Objectives of this study were to (1) describe the intramammary infection (IMI) prevalence and pathogen profiles in quarters of cows approaching dry-off in US dairy herds, (2) compare IMI prevalence in quarters of cows exposed to different bedding material types, and (3) identify associations between bedding bacteria count and IMI in cows approaching dry-off. Eighty herds using 1 of 4 common bedding materials (manure solids, organic non-manure, new sand, and recycled sand) were recruited in a multi-site cross-sectional study. Each herd was visited twice for sampling. At each visit, aseptic quarter-milk samples were collected from 20 cows approaching dry-off (>180 d pregnant). Samples of unused and used bedding were also collected. Aerobic culture was used to determine the IMI status of 10,448 quarters and to enumerate counts (log10 cfu/mL) of all bacteria, Staphylococcus spp., Streptococcus spp. and Streptococcus-like organisms (SSLO), coliforms, Klebsiella spp., noncoliform gram-negatives, Bacillus spp., and Prototheca spp. in unused (n = 148) and used (n = 150) bedding. The association between bedding bacteria count and IMI was determined using multivariable logistic regression with mixed effects. Quarter-level prevalence of IMI was 21.1%, which was primarily caused by non-aureus Staphylococcus spp. (11.4%) and SSLO (5.6%). Only modest differences in IMI prevalence were observed between the 4 common bedding material types. Counts of all bacteria in unused bedding was positively associated with odds of IMI caused by any pathogen [ALL-IMI; odds ratio (OR) = 1.08]. A positive association was also observed for counts of SSLO in unused bedding and SSLO-IMI (OR = 1.09). These patterns of association were generally consistent across the 4 common bedding materials. In contrast, the association between counts of all bacteria in used bedding and ALL-IMI varied by bedding type, with positive associations observed in quarters exposed to manure solids (OR = 2.29) and organic non-manure (OR = 1.51) and a negative association in quarters exposed to new sand (OR = 0.47). Findings from this study suggest that quarter-level IMI prevalence in late-lactation cows is low in US dairy herds. Furthermore, bedding material type may not be an important risk factor for IMI in late lactation. Higher levels of bacteria in bedding may increase IMI prevalence at dry-off in general, but this relationship is likely to vary according to bedding material type.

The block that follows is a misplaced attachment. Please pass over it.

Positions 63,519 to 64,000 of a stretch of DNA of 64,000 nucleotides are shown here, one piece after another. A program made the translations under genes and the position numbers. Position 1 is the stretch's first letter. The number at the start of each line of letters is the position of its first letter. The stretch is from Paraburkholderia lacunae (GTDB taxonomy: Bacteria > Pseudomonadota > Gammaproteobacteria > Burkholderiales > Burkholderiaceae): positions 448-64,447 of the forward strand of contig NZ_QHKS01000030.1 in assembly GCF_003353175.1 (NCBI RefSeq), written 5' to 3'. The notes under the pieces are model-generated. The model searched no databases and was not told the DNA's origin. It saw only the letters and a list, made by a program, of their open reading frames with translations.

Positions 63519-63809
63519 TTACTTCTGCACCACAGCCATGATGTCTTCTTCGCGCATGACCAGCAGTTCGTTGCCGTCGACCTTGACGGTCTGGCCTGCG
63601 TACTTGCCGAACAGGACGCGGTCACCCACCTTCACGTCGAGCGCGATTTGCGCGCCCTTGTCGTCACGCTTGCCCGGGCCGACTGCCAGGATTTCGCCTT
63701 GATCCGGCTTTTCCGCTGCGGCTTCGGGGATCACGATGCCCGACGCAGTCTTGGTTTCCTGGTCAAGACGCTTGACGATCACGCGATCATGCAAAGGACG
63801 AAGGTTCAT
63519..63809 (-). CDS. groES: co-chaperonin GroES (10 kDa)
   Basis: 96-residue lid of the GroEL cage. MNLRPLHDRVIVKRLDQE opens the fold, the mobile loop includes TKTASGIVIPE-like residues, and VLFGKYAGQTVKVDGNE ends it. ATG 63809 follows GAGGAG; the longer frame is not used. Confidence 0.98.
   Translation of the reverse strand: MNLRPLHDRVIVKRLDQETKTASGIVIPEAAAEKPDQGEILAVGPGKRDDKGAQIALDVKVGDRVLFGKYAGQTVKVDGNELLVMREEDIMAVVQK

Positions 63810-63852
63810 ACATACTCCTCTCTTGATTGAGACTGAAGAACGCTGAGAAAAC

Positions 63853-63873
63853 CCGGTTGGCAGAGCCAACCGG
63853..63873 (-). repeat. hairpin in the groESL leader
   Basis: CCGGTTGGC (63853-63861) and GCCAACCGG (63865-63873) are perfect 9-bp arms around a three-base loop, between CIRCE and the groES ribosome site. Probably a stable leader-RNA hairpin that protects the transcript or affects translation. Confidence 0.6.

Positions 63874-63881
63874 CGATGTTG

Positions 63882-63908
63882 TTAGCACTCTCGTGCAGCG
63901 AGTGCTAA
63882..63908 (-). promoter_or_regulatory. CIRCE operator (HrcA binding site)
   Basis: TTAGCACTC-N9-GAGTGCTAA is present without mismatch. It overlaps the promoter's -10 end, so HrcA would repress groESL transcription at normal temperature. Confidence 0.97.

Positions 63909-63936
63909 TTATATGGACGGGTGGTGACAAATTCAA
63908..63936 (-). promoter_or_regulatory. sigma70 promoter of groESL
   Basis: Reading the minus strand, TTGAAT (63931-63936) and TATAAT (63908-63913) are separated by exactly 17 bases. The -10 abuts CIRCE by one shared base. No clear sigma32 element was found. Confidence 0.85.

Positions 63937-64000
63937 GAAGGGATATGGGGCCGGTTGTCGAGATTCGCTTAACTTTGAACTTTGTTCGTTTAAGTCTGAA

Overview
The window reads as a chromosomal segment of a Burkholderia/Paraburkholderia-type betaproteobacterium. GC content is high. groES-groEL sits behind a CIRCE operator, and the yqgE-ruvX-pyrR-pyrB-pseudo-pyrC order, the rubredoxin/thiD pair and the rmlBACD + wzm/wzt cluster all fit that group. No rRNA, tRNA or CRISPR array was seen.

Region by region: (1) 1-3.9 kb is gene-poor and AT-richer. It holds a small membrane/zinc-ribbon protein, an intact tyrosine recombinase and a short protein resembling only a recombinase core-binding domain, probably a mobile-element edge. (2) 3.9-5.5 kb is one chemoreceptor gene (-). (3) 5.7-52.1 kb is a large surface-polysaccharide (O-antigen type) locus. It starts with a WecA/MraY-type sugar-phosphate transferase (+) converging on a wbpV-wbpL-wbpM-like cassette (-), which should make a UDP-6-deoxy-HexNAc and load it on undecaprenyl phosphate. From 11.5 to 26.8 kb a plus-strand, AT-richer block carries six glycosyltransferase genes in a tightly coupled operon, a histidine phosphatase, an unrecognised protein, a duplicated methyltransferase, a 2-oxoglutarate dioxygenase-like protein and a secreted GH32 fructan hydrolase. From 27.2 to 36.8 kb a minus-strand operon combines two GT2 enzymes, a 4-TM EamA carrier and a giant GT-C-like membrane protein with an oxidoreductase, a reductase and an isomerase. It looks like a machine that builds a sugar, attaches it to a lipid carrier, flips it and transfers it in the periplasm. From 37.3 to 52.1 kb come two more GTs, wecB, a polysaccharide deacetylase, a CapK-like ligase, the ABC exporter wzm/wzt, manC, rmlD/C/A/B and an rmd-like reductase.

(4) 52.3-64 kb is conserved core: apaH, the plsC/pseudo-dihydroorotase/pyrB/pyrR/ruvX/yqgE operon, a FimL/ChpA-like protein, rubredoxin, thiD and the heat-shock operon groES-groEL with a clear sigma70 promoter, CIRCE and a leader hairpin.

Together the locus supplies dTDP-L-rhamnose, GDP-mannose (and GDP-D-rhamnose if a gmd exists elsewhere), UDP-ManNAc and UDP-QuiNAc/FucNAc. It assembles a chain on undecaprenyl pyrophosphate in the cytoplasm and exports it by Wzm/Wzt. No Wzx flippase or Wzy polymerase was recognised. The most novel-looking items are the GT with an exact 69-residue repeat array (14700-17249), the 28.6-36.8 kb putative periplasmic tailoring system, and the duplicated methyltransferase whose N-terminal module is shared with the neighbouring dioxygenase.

Bibliographical noteFunding Information:
We thank the Zoetis Quality Milk Specialist and Dairy Technical Services teams (Julio Alcantar, Michele Barrett, Karthryn Browning, Ruben Gonzalez, Samuel Herrera, Bernard Kwaku, Shawn Hull, Doris Ledwith, John Lee, Francisco Rivas, and Bill Sullivan), who conducted the fieldwork in herds located outside of Minnesota. We also thank doctor of veterinary medicine students from the University of Minnesota, Samuel Basquin, Edouard Cotten, Wanda Weber, and Aaron Rendahl. M. Boyle is an employee of Zoetis. He was involved in the study design and conceptualization with review of the manuscript. He was not involved with any analyses of data. All others have no competing interests to declare. S. M. Rowe was involved in fieldwork, laboratory work, data management, analysis, and manuscript preparation. S. M. Godden was involved in supervision, study conceptualization, fieldwork, and manuscript editing. E. Royster was involved in study conceptualization and manuscript editing. B. A. Crooker was involved laboratory work and manuscript editing. J. Timmerman was involved in laboratory work and manuscript editing. M. Boyle was involved in study conceptualization, fieldwork coordination, and manuscript editing. This study was funded by Zoetis (Parsippany, NJ).
- dry cow therapy
- intramammary infection
- manure solids